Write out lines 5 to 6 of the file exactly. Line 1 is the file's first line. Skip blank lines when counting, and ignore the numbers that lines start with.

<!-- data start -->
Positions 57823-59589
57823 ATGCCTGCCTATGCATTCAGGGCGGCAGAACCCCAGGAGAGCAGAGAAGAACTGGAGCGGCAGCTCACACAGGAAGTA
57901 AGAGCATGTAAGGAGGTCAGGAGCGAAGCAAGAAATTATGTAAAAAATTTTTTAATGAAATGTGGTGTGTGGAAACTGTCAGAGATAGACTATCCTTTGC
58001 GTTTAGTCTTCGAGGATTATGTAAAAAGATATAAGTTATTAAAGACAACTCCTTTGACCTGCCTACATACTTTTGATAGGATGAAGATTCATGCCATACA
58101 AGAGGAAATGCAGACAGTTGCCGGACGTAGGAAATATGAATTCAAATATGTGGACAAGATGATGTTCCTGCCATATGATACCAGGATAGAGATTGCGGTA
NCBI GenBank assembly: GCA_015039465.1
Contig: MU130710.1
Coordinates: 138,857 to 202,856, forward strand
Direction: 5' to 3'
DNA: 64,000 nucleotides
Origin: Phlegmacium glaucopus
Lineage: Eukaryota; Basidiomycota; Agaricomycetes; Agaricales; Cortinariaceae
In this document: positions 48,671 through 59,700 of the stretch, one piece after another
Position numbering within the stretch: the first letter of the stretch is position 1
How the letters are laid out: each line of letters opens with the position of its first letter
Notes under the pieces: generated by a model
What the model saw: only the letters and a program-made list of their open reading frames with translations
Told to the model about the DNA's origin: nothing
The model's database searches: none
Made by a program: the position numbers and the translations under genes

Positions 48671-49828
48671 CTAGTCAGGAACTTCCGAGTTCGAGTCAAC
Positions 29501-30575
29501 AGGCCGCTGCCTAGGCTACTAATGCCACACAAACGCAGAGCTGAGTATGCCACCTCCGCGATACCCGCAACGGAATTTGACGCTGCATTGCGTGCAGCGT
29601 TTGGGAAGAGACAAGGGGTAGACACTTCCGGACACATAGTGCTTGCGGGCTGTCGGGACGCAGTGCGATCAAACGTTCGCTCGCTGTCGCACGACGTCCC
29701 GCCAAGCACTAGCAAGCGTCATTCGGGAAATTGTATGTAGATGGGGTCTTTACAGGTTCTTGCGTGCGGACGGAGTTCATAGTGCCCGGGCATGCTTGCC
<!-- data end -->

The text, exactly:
58101 AGAGGAAATGCAGACAGTTGCCGGACGTAGGAAATATGAATTCAAATATGTGGACAAGATGATGTTCCTGCCATATGATACCAGGATAGAGATTGCGGTA
NCBI GenBank assembly: GCA_015039465.1